When it comes to watches, women are rarely mechanically inclined. A smattering of diamonds is all it takes to have them giggling with delight (Marilyn did tell us they’re a girl’s best friend). While old habits may die hard, such outdated views are fortunately losing currency among watch brands, which claim to have finished with the tradition whereby women were “served” scaled-down versions of men’s watches. Long gone indeed are the days when all that mattered in a lady’s timepiece was the exterior, a sumptuous shell for the vacuity within. Granted, quartz movements are still a common feature of women’s watches, in particular jewellery models, but this doesn’t prevent manufacturers from insisting on efforts made to develop, from scratch, calibres specifically for their women customers. That such affirmations are increasingly likely to catch our attention proves that they strike a chord.
This sudden interest in “what women want” comes not from the desire to make amends for a regrettable oversight. Rather, brands have identified in their female clientele untapped growth potential at a time when the saturated men’s market is showing signs of flagging. Not that women are complaining. Why should men have the monopoly on mechanical watches? As the number of ladies’ watches with in-house movements grew, so the audience for them gained in size and strength. This initial offering, mechanical as it may be, continued to play up feminine attributes such as “poetic” complications, hence an overabundance of moon-phase displays; again, brands had failed to grasp the depth of the market. Only when watchmakers realised that many women, unable to find what they wanted, were turning to men’s watches did they finally understand that such blatant distinctions between “his” and “hers” were unnecessary, counterproductive even.
As any visitor to Baselworld will have noticed, watchmaking’s every register now has its feminine variant, and so much the better. Precious gems are of course in evidence, an outdated but still omnipresent hallmark of a lady’s watch, but they are by no means the only criterion to catch her eye. Omega for one is offering its totemic Speedmaster chronograph in a 38-mm diameter with, as its principal assets, the remarkable performance of the Co-Axial escapement beneath a blue sunray dial, topped with a blue aluminium bezel with tachymeter scale. A real-life chrono, mercifully free from diamonds and moon phases which, unusually, Omega has reserved for a more masculine interpretation in reference to the history of the watch that went to the moon. With hard-working, hard-wearing sport watches now firmly attached to women’s wrists, what next but to venture underwater, courtesy of the Happy Ocean from Chopard or the Patravi Scuba Tech from Carl F. Bucherer, both fitted with mechanical movements.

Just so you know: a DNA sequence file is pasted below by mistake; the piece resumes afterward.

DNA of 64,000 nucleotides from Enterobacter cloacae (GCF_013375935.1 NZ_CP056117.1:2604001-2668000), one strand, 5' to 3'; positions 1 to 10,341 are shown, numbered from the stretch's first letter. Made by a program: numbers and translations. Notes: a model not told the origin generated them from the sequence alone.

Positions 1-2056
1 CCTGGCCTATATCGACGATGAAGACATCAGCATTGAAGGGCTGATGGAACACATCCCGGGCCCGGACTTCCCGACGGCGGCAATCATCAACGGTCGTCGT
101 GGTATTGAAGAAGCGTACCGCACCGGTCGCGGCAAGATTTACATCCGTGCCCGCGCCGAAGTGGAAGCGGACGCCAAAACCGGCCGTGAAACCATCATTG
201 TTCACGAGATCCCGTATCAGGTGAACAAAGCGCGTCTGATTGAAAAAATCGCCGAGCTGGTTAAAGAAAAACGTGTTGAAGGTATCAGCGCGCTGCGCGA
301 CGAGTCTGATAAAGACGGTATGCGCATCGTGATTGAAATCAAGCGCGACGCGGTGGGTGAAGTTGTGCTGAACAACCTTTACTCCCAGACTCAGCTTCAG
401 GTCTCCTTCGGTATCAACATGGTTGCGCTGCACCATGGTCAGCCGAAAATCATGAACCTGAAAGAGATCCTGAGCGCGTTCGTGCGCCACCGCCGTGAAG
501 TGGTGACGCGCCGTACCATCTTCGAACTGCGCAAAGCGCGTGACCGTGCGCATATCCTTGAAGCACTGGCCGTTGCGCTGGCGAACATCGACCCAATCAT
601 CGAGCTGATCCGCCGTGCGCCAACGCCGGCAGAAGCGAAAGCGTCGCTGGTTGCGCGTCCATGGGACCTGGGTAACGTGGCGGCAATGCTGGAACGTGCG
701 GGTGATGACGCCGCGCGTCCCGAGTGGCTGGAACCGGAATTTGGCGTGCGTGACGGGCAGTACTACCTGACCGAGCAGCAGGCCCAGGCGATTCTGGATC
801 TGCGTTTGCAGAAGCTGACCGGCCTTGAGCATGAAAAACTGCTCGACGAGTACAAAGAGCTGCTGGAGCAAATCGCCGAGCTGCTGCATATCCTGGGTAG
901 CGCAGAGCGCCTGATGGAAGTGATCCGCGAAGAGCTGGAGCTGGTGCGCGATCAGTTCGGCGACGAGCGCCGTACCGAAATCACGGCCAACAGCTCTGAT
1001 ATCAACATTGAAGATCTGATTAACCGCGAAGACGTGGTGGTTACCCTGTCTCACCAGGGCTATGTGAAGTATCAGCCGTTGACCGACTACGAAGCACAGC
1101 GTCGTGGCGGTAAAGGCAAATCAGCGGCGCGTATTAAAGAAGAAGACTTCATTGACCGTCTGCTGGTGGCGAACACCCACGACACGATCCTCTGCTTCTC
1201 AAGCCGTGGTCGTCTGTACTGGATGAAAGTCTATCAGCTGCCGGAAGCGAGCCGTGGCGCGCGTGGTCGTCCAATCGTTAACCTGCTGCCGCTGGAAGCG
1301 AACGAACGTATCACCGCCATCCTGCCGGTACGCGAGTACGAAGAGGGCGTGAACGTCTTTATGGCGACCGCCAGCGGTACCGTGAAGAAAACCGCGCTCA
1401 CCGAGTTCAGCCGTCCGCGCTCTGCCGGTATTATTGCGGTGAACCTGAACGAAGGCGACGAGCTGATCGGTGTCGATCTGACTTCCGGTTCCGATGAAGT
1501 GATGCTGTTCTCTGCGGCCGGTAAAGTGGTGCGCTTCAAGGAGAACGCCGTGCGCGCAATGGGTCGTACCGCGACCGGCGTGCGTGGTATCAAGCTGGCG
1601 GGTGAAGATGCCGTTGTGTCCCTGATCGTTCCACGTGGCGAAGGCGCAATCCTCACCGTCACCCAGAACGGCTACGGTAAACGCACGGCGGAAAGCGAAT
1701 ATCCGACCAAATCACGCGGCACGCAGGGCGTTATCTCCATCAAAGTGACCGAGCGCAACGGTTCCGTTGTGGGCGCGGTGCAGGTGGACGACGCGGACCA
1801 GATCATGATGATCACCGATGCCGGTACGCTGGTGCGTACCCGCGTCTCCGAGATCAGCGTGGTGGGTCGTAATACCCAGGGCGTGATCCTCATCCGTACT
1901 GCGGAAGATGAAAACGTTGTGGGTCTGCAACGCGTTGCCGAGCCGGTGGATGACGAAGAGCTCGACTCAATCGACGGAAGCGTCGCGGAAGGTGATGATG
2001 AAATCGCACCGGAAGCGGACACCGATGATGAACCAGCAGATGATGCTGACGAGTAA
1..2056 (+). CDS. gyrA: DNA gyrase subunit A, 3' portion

For the most enthusiastic, such a promising start could only lead to even greater things. There is, after all, an inherent beauty to a mechanical calibre whose intermeshing of gears and escapement, plates and bridges form a mysterious “living” tableau. Goodbye sculpted mother-of-pearl dial, adieu miniature enamel painting, and welcome pivots, pinions, balance and spring: an infinitely more captivating sight for anyone with an eye to appreciate this rigorous geometry. Openworked dials and skeleton movements are now to be found at the heart of brands’ offering for women. Patek Philippe, for example, is marking the fortieth anniversary of its extra-thin calibre 240 with a Calatrava Ref. 5180/1. “The aesthetic appeal and transparency with which the calibre 240 SQU keeps track of time makes it a miniature opus of kinetic art,” states the brand. Corum is similarly inspired with its Golden Bridge Rectangle, whose baguette movement is behind some of its finest hours. At Bulgari, the manual-wound mechanical movement of the Serpenti Incantati Tourbilllon Lumière is delicately sculpted from gold and openworked to allow light to enter the heart of the watch through its sapphire crystals. Not to be outdone, Chanel’s Première Camellia Skeleton debuts the brand’s second in-house movement, a painstaking development that transforms the calibre into a mechanical camellia blossom.
This realisation that women no longer balk at the sight of a mechanical movement – on the contrary – has prompted brands to put these inner workings on show. Graff comes with a Floral Tourbillon, showcasing a carpet of enamel blooms next to a floral-inspired tourbillon. More technical, the Breguet Tradition Dame 7038 positions the movement’s barrel, geartrains and bridges in full view for a captivating neo-retro approach to time. More technical still, TAG Heuer’s Heuer 02T is a tourbillon chronograph with a ring of baguette diamonds on the bezel. And for the true devotee, Hublot’s MP-09 Tourbillon Bi-Axis is micromechanics at its finest. Even the independents, who have tended to sideline women in their collections, have had to think again. After Urwerk, it’s now Romain Gauthier’s turn with the Insight Micro-Rotor whose gently rounded forms are purely mechanical.